In the recent case of Bellman v Northampton Recruitment Limited, the Court of Appeal has found that an employer was vicariously liable for a drunken assault carried out by the managing director on an employee. The employer was liable despite the fact that the assault occurred outside the office environment and outside office hours at an informal drinking session after the work Christmas party.
Mr Major was the managing director of Northampton Recruitment Limited (the company). He hired one of his childhood friends, Mr Bellman, as a sales manager.
Following a company-financed Christmas party, about half the guests, (including Mr Major and Mr Bellman), went on to a hotel, in which some of them were staying overnight, and continued drinking. This was an impromptu event, although the company did pay for taxis to the hotel and was paying for the staff to stay overnight at the hotel. Around 2am, the talk turned to work matters. There was discussion about a new employee who it was understood was being paid more than everyone else. The discussion became heated and Mr Major became annoyed. He delivered a lecture to the staff members present about how he owned the company, was in charge and could do what he wanted. Mr Major was, according to the court, probably significantly inebriated at this point. Mr Bellman then challenged Mr Major and Mr Major punched him twice, knocking him out. The tragic result was that Mr Bellman hit his head on the floor and was left with permanent brain damage.
Mr Bellman brought a claim for damages against the company on the basis that it was vicariously liable for Mr Major’s conduct.
The High Court rejected the claim and held that the company was not liable as there was an insufficient connection between Mr Major’s role as managing director and his assault. The incident had occurred off work premises, out of work time and at a voluntary drinking session.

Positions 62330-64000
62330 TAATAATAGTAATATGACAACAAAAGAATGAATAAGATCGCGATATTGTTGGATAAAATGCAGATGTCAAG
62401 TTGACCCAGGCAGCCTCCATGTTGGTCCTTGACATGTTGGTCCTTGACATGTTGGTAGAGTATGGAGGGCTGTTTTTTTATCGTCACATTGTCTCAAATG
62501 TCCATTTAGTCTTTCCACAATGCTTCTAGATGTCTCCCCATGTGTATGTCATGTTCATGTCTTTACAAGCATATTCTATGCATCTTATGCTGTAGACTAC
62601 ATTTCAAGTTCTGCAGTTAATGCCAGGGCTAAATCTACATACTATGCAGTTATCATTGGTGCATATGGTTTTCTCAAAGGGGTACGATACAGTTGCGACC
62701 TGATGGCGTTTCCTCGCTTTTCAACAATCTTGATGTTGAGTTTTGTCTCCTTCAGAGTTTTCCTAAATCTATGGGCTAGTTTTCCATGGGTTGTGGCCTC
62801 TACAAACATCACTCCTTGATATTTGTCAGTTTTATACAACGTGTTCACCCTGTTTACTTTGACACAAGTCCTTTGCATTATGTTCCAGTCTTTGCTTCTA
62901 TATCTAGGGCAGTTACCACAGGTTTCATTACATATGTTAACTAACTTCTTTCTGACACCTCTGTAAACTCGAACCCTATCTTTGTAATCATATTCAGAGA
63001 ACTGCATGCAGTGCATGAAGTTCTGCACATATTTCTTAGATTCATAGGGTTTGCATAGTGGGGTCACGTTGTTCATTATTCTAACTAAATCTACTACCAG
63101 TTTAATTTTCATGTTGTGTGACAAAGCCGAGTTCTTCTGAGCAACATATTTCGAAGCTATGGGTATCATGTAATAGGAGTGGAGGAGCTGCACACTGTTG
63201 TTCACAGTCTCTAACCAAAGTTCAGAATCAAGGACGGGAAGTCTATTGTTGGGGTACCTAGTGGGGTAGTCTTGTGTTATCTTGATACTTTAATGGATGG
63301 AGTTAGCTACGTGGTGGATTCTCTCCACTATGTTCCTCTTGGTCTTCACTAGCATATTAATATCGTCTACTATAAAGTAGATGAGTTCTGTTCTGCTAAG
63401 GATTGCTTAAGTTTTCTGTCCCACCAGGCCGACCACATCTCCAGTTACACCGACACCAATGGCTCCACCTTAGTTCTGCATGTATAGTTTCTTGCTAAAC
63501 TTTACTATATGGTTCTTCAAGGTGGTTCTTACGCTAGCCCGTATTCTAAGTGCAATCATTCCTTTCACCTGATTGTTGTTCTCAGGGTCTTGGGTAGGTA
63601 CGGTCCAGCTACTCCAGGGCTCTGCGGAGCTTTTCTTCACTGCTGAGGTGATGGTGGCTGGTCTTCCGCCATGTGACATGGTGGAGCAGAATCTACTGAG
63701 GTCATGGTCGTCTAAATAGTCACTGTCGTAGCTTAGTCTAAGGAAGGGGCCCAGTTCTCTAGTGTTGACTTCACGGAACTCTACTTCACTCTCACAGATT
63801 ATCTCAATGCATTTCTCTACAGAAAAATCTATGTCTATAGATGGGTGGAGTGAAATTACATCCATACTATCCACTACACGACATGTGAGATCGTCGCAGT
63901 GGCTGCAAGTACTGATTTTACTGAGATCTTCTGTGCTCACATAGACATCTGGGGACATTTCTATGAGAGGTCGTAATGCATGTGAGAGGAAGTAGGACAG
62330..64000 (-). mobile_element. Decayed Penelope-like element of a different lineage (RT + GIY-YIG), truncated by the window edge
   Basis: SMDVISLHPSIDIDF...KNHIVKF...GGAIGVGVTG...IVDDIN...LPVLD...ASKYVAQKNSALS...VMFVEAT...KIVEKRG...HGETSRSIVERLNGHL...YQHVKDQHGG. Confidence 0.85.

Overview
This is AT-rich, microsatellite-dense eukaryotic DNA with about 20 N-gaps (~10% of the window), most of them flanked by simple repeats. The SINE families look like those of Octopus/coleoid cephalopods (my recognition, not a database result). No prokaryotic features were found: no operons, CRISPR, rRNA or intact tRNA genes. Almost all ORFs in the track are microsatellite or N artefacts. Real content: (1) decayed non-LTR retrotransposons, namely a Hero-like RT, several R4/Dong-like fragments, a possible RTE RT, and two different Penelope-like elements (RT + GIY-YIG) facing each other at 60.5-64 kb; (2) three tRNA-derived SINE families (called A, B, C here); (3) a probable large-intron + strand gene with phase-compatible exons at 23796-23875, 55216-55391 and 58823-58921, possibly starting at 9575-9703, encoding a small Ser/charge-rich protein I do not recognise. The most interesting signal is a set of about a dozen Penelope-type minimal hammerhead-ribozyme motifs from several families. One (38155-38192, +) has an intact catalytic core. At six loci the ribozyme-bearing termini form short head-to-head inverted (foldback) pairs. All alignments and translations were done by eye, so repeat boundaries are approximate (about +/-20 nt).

Mr Bellman appealed to the Court of Appeal (CA).
The CA upheld the appeal, finding that there was a close enough connection for vicarious liability to arise.
The CA considered two key questions for assessing vicarious liability:
The nature of the job
In relation to the first question, the CA made it clear that this should be looked at broadly. It should not be limited to what the employee is expressly authorised to do but should encompass the whole of the employee’s field of activities. In this case, Mr Bellman was the managing director of a small round-the-clock business. He was the directing will and mind of the company and was responsible for all management decisions. The CA concluded that Mr Major's remit and his authority were very wide.
The CA found that there was a sufficient connection between Mr Major’s field of activities and the assault. Despite the time and the place, Mr Major had been purporting to act as managing director of the Company when he lectured the employees about his authority and when he carried out the attack. He was exercising the very wide remit which had been granted to him by the company. The attack arose out of a misuse of the position entrusted to Mr Major as managing director. Although the work party and the drinking session was not a single seamless event and attendance was voluntary, the CA found that Mr Major was not merely a fellow reveller. He was present as managing director.
The High Court decision in this case was rather surprising. This CA decision restores a more orthodox approach to vicarious liability which allows for a broad application of the ‘sufficient connection’ test. Despite this return to a broader test, vicarious liability cases always turn on their facts and the outcomes are likely to remain unpredictable.
One of the judge’s written reasons in this case made it clear that this is an unusual case. It does not support the principle that any assault by a senior employee on a more junior employee will inevitably lead to vicarious liability for the relevant company. There must in each case be a close connection between the employee’s field of activities and the unlawful action.
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